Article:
The Student News Site of University of Arizona

The Daily Wildcat

83° Tucson, AZ

The Daily Wildcat

The Daily Wildcat


    “‘Away We Go’ a good departure for Rudolph, Krasinski”

    Away We Go a good departure for Rudolph, Krasinski

    Get away for an evening with “”Away We Go.”” This Sam Mendes indie flick delivers on the romance and the comedy while also offering a cast of supporting characters to flesh out an all around great cast. The film is poised somewhere between a romantic comedy, a comedy of manners, and a drama. Verona (Maya Rudolph) is in love with Burt (John Krasinski), but she doesn’t want to marry him because of her harsh past. Despite this fact, the oddly paired couple exudes an onscreen love that is unbelievably real and candid. Upon a series of odd events the couple decides they are free of ties to their current home and will travel around the US, with a stop in Canada, to find the perfect home for their new family.

    Of course, along the way hiccups arrive which reveal the true personalities of the leading characters. There is so much going on the film it’s hard not to spoil the many twists and turns that lead to a magnificent and moving outcome. In one of the films most memorable scenes, the joyfully naive Burt takes Verona to visit a childhood friend now turned college professor. This friend, played by Maggie Gyllenhaal, has changed significantly since Burt’s last visit. She has changed her name from “”Ellen”” to “”LN,”” is shunned for nursing another woman’s child, and no longer believes in strollers or the need to stop nursing her children once they’ve become toddlers. Gyllenhaal embraces her role with all of her being.

    This humorous scene reveals a lighter side of the cast, but there are instances where the drama takes over. Take, for instance, the couple’s visit to Montreal where they meet up with college friends who have adopted several children and seem to live a perfect life. Behind the faÇõade of a happy family lies a woman torn apart by her own body. She is forced to face her reality because of Verona’s presence.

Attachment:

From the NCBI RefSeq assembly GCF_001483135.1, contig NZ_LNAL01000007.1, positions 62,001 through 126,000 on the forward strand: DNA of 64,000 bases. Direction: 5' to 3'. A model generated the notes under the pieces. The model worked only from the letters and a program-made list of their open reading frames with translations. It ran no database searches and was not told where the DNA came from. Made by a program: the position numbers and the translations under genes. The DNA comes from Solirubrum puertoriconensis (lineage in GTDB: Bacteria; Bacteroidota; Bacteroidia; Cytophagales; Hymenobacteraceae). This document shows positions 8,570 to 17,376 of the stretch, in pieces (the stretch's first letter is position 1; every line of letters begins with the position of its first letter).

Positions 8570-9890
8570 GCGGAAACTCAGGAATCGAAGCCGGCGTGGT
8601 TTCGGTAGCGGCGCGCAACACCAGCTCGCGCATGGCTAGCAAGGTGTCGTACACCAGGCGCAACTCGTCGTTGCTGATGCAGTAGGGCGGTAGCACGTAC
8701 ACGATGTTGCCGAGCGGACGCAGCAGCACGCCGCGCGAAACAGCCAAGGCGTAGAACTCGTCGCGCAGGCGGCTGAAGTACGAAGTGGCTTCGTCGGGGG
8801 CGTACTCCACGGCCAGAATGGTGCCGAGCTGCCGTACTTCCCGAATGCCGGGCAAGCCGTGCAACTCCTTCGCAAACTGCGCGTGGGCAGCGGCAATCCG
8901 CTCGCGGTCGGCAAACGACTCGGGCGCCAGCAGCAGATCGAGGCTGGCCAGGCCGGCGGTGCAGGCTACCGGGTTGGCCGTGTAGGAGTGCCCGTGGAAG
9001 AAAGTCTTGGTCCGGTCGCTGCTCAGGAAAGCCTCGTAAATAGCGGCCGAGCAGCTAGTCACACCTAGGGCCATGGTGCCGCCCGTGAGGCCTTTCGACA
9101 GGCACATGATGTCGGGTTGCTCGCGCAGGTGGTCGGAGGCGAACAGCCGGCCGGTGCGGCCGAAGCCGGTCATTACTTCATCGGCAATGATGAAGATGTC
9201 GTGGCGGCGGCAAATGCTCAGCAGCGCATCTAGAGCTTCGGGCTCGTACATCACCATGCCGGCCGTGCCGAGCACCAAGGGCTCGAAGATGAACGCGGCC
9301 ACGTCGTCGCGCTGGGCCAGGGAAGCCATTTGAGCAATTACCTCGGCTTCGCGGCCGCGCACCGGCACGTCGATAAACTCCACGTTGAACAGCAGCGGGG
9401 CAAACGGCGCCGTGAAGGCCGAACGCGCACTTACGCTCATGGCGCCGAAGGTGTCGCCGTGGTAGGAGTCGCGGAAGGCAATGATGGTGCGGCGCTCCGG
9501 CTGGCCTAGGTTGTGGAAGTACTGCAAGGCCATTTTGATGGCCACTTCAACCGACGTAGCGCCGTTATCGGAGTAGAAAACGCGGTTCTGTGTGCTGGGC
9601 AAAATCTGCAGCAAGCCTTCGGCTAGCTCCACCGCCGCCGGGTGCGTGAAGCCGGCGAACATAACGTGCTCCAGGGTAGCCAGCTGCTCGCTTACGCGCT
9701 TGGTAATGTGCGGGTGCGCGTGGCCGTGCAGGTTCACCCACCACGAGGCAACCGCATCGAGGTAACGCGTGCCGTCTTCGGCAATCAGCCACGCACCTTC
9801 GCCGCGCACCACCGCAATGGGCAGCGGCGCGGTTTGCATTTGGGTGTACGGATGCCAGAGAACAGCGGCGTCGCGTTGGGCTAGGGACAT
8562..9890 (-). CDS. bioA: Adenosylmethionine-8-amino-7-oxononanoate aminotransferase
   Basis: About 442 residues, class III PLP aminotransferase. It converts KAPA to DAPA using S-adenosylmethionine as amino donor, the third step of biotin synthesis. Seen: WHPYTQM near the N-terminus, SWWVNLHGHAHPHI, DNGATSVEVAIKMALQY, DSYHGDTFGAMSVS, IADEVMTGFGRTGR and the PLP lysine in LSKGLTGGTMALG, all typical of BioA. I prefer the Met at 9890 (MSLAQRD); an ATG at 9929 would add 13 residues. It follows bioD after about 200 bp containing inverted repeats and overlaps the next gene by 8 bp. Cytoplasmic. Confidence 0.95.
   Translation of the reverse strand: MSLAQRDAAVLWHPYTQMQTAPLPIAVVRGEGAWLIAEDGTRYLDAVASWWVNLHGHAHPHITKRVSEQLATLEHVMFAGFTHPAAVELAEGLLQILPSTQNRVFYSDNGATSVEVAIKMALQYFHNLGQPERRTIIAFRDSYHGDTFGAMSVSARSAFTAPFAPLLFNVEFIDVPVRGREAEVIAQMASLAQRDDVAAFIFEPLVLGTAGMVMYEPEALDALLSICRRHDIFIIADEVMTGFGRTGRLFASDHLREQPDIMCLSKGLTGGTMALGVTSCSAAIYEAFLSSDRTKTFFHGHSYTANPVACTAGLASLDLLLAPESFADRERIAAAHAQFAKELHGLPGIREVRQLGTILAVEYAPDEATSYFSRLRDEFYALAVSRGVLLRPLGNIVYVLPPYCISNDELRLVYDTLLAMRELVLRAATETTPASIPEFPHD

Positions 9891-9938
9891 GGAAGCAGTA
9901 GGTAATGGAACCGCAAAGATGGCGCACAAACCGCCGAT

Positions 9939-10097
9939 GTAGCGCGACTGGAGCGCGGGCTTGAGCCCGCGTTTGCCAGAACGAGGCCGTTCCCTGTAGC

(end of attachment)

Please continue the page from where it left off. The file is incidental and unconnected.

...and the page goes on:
The best part about the film is Rudolph and Krasinski’s total departures from the parts they play on TV – it’s not “”Saturday Night Live”” or “”The Office.”” They are developed characters that are not related to the roles they generally play. Their well played parts make it easy to suspend your disbelief and go head on into the film.

    Partially shot in Tucson and boasting UA extras like Brandon Moore, a creative writing senior, this film is worth seeing for its Arizona connection along with the beautifully written screenplay. Dave Eggers and Vendela Vida worked together to write the film and their personal touches can be felt through the vivid dialogue and character interaction. The easily spoken dialogue and thoughtful direction come together in scenes like the first and last of the movie. Although awkward and off-putting in their own right, the realness and connection of what’s being created is there in full force.

    Visually stunning and well directed, this film revolves around a cast of characters who seem odd together yet mesh beautifully. This film deftly follows the evolution of the expecting couples search for “”homes”” – an elusive and interesting concept that Mendes, Eggers, and Vida explore in “”Away We Go.””

    Rating: A-

    Running time: 1 hour and 40 minutes
    Rated R
    Playing at El Con Mall, 3601 E. Broadway Blvd.

    More to Discover
    Activate Search